In these monthly posts about books I’ve read, I generally try to keep to one paragraph for each book. But I decided that sometimes there is just more than fits in a paragraph.
It was difficult to figure out what to read for “a book on a subject you know nothing about.” I’ve read about a lot of different subjects over the decades, and I generally know something about the subjects that interest me. How would I find something I didn’t know enough about to go looking for a book about it, that would turn out to be interesting? I could find a biography of someone I had barely heard of, or read the history of some country I had barely heard of, but what was the likelihood I would find that interesting? I thought I might just come across something by chance, but by halfway through the year, I figured I’d better start looking for something.
Someone in a Goodreads discussion on this prompt for the PopSugar 2020 Reading Challenge suggested reading a microhistory and provided a link to a list. So I looked through the list for something that I knew little or nothing about but thought I would find interesting. What I came up with was Cod: A Biography of the Fish that Changed the World by Mark Kurlansky. Of course I knew something about cod – I’ve eaten it, and I knew it was a fish. But I realized that was pretty much the extent of my knowledge. I had no idea how big a cod was, how it was caught, any of the history or economics of the cod fishing business, or what was the difference between cod and scrod.
I learned a lot of fascinating information from this book, mostly about history, and how the fishing business affects – and is affected by – economics and politics, even leading to wars. Kurlansky portrays both the big picture, how people in many different countries were involved in the cod fishing business, and also tells the stories of individuals and how their lives have been changed by recent (when the book was written, in 1997) changes due to overfishing in the past decades. I learned about the connections of cod with Spain, where I studied and traveled as a college student, and about the codfish aristocracy of New England, where I grew up. Kurlansky includes a number of recipes from different time periods and cultures, and I thought I’d see if I could find one I wanted to try, but none really appealed to me (most of them use salt cod, and nearly all sound too complicated).
It took me a while to find a book set in a city that has hosted the Olympics. I thought probably one or another book I read would turn out to fit, but with each book, I checked the list of cities and it wasn’t there. (Aru Shah and the End of Time does start out and end in Atlanta, Georgia, but most of the action takes place in the Otherworld.) So I finally started looking through lists of books that fit, from a discussion group on Goodreads for people doing the PopSugar 2020 Reading Challenge.
When I found a series set in Barcelona, I decided that was what I wanted to read. I visited Barcelona twice when I was studying in Spain in the early 1980’s. La Sombra del Viento (The Shadow of the Wind) is set in decades before I was born (it starts in 1945, and includes accounts of people’s lives earlier in the twentieth century, including the Spanish Civil War), so it is a much different city than the one I visited, but I recognize two places mentioned, and of course much else about life in Spain.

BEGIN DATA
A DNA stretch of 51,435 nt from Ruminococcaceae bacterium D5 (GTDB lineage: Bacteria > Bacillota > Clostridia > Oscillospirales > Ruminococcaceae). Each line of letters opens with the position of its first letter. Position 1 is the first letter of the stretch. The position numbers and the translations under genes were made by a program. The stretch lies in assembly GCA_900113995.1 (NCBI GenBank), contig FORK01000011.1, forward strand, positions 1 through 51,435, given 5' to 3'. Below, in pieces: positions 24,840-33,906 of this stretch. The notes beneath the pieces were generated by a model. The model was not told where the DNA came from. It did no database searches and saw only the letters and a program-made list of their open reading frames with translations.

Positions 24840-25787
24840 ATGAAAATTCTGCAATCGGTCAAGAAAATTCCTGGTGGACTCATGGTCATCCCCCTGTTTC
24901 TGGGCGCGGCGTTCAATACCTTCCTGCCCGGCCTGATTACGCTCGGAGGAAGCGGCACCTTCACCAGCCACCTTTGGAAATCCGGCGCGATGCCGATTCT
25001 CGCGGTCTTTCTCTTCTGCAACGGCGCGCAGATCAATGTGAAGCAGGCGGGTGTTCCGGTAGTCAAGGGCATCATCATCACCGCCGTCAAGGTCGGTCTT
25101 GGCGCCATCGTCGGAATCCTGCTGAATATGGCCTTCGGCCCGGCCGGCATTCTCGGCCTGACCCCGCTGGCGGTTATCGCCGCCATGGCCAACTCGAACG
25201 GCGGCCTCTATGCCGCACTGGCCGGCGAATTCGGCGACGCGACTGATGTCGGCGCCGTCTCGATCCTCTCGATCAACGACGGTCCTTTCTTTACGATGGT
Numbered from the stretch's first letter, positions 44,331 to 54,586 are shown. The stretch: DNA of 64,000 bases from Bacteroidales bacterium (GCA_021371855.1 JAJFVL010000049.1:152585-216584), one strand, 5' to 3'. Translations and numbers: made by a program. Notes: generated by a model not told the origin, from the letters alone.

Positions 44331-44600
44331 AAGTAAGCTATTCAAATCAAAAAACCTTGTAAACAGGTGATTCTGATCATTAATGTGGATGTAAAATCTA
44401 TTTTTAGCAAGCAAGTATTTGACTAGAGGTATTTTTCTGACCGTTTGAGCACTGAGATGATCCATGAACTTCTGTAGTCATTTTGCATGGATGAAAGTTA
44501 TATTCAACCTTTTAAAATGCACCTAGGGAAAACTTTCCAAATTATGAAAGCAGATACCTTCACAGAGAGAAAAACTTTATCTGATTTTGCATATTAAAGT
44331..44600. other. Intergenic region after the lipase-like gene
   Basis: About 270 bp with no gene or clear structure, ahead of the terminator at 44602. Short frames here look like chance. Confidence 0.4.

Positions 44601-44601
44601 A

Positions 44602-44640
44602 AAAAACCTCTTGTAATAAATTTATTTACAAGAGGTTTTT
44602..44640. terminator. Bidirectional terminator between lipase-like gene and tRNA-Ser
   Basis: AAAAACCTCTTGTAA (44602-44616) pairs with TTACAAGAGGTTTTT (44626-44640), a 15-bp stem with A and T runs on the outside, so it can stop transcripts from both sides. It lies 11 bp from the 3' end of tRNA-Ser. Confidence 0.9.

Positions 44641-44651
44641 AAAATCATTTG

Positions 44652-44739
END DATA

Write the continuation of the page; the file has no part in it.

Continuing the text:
It had been years since I had read a book in Spanish, but I thought it would be a great way to help evoke the setting in my mind. I was pleased to find that I could follow the story with no trouble, even when I didn’t understand every word. Reading reviews later, I found readers complaining that Carlos Ruiz Zafón uses too many adjectives, two much flowery language, that did not really add to the story. Well, that explains why not understanding it all did not detract from the story. And why there were so many words I wasn’t familiar with.
It starts out with a library and a book, but turns out to be much more about the author than about books. It took a while before I really got engrossed it in (near the end, actually, when the mysteries finally begin to be explained), but I liked it well enough to read more by Ruiz Zafón. The library did not have The Angel’s Game in Spanish, so I read it in English instead. It is a prequel of sorts to The Shadow of the Wind, and it turned out to fit for “a book set in the 1920’s.” Like The Shadow of the Wind, there is a lot of mystery involved. But unlike The Shadow of the Wind, where everything is finally explained (perhaps too neatly?) near the end of the book, in The Angel’s Game there is a good deal left unexplained at the end, which made it less satisfying to me.
I am continuing to reread Susan Cooper’s The Dark Is Rising series, and this month I read Greenwitch and The Grey King, the third and fourth books in the series. When rereading most books I enjoyed as a child, I enjoy them partly because they are like familiar friends, partly because they are just plain good stories. Rereading this series, I find myself puzzled. Very little is familiar to me, almost nothing in these two books.
In Greenwitch, I didn’t feel all that drawn into the story. I didn’t feel what the characters felt and there was little to make me eager to see how things worked out. I found myself wondering, did I enjoy this series as a child, or do I just remember the fact of having read it? Did I enjoy it more then, because as a child I identified more with the characters than I do now as an adult? Or did I just uncritically enjoy reading just about anything (having no real friends and few interests other than reading)?